Life still coed at CUA

I hate to say, "I told you so," ... and I won't, because it's too early and there is no conclusive or scientific evidence yet, but this journalistic report from The Catholic University of America by "Inside Higher Ed" shows that the new single-sex dorms at the school haven't had much effect on either binge drinking or "hooking up."

"If people want to have sex they are going to have sex,” said Melissa Reid, a freshman living in the all-female Ryan Hall. Reid, who goes to Mass nearly every other day, said she talked about the policy in one of her psychology classes recently. Nearly all the students, including Reid, agreed that this housing change will not stop students from having sex or drinking. "If you have to separate people to prevent that then what are you saying about those people?” she told "Inside Higher Ed."

In June, when CUA President John Garvey announced the decision to revert to single-gender dorms after being co-ed for years, I argued that while his stated intention was to lower the incidence of drinking and sexual activity, there was little evidence his move would accomplish much. Instead, I believe, it was most likely a decision meant to satisfy parents and church leaders, primarily conservative ones.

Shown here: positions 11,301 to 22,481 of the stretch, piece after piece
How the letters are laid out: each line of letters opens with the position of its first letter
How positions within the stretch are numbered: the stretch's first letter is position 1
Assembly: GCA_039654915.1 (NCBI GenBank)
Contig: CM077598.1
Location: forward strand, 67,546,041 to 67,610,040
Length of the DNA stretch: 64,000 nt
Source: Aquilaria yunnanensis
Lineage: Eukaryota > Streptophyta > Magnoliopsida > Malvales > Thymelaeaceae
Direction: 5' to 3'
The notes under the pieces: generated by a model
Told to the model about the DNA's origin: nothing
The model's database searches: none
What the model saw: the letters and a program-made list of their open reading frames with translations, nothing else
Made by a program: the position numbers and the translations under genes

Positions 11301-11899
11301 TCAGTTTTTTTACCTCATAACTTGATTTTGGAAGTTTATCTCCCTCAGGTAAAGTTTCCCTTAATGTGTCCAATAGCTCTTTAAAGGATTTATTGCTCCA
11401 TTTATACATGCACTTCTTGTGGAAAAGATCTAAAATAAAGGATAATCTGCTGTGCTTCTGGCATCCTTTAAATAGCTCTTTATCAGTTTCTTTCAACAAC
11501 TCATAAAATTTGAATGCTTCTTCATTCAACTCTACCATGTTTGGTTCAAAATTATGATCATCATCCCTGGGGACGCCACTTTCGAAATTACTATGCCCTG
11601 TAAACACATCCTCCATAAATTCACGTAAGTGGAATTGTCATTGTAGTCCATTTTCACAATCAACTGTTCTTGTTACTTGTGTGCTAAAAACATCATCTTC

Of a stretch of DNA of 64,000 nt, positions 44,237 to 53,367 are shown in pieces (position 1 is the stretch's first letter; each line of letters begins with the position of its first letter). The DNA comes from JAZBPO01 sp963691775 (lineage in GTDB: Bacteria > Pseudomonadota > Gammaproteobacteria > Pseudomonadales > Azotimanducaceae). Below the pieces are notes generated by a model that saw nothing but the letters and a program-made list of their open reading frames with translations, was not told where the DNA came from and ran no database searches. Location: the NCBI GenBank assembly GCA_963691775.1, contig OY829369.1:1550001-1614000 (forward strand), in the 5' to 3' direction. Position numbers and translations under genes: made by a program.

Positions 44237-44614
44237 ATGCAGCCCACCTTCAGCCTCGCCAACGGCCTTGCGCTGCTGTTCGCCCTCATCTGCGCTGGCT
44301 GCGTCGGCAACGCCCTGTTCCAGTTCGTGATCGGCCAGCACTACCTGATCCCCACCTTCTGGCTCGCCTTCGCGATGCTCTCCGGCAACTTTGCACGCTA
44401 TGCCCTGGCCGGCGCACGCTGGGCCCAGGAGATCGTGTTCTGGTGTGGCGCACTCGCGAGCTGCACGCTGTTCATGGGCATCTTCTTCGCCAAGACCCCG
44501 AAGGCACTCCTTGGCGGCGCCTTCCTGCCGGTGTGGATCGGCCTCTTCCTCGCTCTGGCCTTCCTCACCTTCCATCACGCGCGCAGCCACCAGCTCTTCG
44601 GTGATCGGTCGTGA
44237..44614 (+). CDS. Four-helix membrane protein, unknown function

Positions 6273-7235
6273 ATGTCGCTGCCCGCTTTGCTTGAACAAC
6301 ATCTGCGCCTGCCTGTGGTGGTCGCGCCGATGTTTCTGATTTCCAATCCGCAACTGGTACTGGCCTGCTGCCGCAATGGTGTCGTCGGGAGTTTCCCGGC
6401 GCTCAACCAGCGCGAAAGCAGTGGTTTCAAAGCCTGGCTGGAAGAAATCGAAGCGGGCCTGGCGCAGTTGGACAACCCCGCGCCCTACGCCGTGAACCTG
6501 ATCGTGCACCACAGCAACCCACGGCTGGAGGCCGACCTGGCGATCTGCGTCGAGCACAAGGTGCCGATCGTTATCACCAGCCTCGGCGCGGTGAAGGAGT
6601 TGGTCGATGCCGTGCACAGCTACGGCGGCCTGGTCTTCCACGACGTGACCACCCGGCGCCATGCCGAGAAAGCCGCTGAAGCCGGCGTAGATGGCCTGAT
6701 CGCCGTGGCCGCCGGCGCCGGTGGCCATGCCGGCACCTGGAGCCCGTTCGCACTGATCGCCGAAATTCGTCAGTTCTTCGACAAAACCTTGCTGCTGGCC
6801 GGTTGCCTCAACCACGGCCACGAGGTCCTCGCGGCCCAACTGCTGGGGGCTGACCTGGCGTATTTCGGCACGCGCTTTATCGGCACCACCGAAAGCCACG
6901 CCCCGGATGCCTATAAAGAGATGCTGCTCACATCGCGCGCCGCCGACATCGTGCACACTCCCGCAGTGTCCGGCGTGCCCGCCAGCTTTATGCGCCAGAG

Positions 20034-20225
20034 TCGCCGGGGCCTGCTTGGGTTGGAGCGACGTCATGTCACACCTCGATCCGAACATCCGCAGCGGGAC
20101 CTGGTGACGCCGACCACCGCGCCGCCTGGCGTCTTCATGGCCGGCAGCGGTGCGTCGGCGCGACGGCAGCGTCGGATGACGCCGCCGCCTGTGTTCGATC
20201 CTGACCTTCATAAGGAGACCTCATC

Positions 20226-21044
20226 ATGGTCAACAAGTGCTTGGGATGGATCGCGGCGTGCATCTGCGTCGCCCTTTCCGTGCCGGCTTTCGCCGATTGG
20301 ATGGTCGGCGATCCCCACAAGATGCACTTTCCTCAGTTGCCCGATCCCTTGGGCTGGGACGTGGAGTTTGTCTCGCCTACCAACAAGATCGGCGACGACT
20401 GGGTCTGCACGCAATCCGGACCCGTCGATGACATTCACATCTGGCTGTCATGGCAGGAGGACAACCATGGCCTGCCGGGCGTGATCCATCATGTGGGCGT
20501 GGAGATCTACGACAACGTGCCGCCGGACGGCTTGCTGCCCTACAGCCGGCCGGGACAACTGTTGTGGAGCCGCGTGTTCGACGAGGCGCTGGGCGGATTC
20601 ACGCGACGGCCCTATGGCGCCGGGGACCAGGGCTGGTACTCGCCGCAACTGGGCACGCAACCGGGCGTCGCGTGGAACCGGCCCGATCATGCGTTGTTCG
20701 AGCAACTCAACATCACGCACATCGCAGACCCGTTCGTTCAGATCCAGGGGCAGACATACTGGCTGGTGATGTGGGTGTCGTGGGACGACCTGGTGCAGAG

We say: Charlottesville reveals the weeping wound of racism. What do we, the American Catholic faith community, do next? Read the editorial.

The "Insider Higher Ed" reporter estimates that the student body is mixed, with about half approving of the change and half upset about it. Spray-painted graffiti depicting a man and a woman with the slogan “Life is Co-Ed” has appeared on several places on campus. A planned student referendum on the subject, which will not be binding on the university, will reveal more accurately student opinion.

More interesting would be data that show that Garvey's move was well received by his true audience. Perhaps evidence of increased donations from conservative Catholics?

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